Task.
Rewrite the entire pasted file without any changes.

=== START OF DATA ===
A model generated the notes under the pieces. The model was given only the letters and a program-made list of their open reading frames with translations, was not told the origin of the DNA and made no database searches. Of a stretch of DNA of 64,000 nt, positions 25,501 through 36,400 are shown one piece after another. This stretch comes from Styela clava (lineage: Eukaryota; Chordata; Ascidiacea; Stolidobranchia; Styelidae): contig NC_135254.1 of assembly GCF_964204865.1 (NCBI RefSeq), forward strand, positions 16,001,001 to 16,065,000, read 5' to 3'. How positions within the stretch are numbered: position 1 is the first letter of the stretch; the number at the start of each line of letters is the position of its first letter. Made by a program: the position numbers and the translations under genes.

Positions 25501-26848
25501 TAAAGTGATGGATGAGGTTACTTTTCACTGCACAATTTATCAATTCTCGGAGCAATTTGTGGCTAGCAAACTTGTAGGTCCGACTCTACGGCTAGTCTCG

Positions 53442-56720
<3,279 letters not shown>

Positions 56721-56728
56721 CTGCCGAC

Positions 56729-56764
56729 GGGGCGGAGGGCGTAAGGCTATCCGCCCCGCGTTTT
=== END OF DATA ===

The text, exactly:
A model generated the notes under the pieces. The model was given only the letters and a program-made list of their open reading frames with translations, was not told the origin of the DNA and made no database searches. Of a stretch of DNA of 64,000 nt, positions 25,501 through 36,400 are shown one piece after another. This stretch comes from Styela clava (lineage: Eukaryota; Chordata; Ascidiacea; Stolidobranchia; Styelidae): contig NC_135254.1 of assembly GCF_964204865.1 (NCBI RefSeq), forward strand, positions 16,001,001 to 16,065,000, read 5' to 3'. How positions within the stretch are numbered: position 1 is the first letter of the stretch; the number at the start of each line of letters is the position of its first letter. Made by a program: the position numbers and the translations under genes.

Positions 25501-26848
25501 TAAAGTGATGGATGAGGTTACTTTTCACTGCACAATTTATCAATTCTCGGAGCAATTTGTGGCTAGCAAACTTGTAGGTCCGACTCTACGGCTAGTCTCG

Positions 53442-56720
<3,279 letters not shown>

Positions 56721-56728
56721 CTGCCGAC

Positions 56729-56764
56729 GGGGCGGAGGGCGTAAGGCTATCCGCCCCGCGTTTT